Found this hole in the basement floor after moving the dryer. The dryer was standing on a piece of plywood covering the hole. It has a pipe connected to the cavity at about half of the depth, but the pipe seems to be completely clogged. I assume this is some emergency drain or something? It seems to have some remnants of old rubber sealing, but it is rotten. Almost all of the floor tile is original from the 1950s, but tiles near the hole seem to be replaced more recently. The pattern is a bit different.

I'm doing laminate floors all over the old floors. Should I keep this hole, seal it, or pour it with concrete?


  • Could you edit in a clearer picture looking into the hole? Looks like either a sump, or a clean-out access for the stack that's right next to it.
    – Ecnerwal
    Commented Jun 16, 2021 at 22:38
  • Never ever consider filling a hole with concrete unless you know what it is. Since you have a clean out right there we can guess it’s not a clean out but it may be part of a foundation drain system. I would want to maintain access to the hole incase it is part of a drain system checking it in the winter after a rain may be a good idea. Dirt migrates into drain systems over the years but it may still function and in a really bad year you may need to drop a pump in the hole and pump the excess water out or your new flooring could be ruined by a minor flood.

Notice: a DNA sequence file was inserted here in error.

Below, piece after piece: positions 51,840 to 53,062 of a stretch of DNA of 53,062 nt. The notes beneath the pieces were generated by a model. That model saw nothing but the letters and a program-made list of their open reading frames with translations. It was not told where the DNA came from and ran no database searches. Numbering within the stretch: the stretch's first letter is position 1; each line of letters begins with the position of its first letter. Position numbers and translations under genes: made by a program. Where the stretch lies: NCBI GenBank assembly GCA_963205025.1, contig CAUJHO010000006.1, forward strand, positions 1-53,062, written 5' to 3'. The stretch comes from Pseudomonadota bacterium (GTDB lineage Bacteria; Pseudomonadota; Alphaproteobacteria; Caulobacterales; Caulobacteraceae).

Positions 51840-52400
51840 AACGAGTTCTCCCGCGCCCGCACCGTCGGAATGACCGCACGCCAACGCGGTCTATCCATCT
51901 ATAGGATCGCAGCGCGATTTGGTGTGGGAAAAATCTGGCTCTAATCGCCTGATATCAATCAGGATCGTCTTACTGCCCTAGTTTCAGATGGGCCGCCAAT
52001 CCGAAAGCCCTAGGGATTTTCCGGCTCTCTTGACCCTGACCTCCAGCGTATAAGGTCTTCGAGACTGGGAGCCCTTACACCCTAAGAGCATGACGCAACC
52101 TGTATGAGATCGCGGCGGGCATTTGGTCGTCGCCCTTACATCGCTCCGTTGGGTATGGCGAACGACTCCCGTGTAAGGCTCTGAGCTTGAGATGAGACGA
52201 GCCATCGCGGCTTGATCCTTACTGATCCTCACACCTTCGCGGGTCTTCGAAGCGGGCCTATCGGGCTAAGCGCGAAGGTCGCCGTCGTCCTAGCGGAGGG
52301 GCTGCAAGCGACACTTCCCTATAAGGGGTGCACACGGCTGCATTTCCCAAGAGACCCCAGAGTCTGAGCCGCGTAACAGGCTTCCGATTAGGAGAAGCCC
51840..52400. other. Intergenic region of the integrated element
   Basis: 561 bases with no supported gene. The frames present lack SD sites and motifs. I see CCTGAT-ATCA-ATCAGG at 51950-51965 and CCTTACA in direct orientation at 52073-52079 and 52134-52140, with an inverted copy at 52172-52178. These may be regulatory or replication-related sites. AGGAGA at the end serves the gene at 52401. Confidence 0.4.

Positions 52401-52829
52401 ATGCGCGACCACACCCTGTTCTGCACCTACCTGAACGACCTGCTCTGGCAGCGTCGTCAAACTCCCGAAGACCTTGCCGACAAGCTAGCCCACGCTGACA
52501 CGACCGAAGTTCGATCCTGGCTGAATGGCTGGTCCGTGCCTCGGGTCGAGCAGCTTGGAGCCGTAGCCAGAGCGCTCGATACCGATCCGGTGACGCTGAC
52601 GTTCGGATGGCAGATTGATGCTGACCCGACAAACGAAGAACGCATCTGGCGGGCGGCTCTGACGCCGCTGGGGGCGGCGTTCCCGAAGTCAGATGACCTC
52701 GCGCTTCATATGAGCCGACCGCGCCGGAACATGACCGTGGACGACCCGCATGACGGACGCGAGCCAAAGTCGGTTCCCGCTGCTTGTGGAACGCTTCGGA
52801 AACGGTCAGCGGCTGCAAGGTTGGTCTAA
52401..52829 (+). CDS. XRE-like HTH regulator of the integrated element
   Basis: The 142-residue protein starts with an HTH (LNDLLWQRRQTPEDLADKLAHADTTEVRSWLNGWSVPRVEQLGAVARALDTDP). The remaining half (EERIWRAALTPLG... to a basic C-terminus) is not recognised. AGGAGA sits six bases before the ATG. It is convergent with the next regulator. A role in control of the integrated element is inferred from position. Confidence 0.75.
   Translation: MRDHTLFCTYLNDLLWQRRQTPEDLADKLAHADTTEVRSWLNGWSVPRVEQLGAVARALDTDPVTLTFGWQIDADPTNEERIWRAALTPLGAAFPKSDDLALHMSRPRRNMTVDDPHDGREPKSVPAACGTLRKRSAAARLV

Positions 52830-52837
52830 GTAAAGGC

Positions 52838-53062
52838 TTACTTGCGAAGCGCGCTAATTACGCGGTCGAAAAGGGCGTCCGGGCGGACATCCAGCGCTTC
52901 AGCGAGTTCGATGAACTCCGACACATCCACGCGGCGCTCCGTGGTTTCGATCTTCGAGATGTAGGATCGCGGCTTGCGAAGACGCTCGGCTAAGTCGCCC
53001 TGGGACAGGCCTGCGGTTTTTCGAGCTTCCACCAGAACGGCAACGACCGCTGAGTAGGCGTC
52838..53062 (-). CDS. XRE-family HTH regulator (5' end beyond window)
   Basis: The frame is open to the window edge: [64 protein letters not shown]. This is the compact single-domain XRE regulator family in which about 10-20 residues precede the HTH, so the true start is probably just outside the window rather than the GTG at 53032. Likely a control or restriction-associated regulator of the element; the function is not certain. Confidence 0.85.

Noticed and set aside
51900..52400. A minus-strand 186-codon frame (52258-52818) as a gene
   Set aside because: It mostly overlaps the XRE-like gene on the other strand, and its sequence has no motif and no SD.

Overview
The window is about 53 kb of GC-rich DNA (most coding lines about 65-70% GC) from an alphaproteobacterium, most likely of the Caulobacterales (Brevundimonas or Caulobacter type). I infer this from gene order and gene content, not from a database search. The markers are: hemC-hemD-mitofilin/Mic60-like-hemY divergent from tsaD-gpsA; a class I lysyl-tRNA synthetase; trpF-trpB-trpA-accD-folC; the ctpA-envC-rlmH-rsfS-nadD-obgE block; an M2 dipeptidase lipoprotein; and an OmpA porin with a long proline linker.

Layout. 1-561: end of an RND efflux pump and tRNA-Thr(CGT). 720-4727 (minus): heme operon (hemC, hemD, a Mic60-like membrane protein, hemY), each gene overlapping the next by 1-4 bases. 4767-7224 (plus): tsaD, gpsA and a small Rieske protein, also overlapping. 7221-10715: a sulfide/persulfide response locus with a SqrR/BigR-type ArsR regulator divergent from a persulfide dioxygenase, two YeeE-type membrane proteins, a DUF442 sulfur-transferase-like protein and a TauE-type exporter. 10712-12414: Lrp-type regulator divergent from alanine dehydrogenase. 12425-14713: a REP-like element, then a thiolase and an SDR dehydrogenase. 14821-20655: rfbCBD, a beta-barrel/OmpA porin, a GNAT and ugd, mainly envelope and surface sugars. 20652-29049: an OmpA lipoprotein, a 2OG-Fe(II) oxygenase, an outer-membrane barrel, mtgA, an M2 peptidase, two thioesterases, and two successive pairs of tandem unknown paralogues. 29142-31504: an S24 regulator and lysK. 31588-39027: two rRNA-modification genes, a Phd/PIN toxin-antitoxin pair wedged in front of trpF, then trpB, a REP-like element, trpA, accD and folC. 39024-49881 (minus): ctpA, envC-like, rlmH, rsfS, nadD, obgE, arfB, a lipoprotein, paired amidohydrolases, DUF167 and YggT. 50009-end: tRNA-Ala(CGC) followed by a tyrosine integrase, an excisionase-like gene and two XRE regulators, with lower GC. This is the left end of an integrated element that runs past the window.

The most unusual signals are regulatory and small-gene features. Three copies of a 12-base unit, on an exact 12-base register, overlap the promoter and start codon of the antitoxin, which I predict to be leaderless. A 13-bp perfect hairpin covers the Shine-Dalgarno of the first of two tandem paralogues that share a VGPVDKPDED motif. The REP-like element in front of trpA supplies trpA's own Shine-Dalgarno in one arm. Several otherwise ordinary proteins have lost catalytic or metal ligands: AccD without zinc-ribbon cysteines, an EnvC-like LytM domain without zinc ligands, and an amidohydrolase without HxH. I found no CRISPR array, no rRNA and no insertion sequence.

– Ed Beal
    Commented Jun 16, 2021 at 22:48
  • Old sump well? The clogged side drain likely was the original outlet for the pumped water. And originally connected to sewer line. I imagine it was a common installation to impede catastrophic flooding in 50's era basements.
    – user113627
    Commented Jun 17, 2021 at 0:41
  • 1
    With the clean-out right beside it, it makes sense its a sump considering if the pipe is clogged past the cleanout. opening it to 'clean it out' will release a lot of water. Too much for a simple bucket.
    – user113627
    Commented Jun 17, 2021 at 0:46
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    – isherwood
    Commented Jun 18, 2021 at 12:45

1 Answer 1


Could be a daylight drain for the laundry. It used to be legal to dump non-sewage into your yard. Look for an outside outlet at a lower elevation. They're likely to clog or collapse after 65 years, especially if unused.

I'd consider dropping a generic grate panel over it (slightly larger than the hole) and framing the grate with termination molding to match your flooring.

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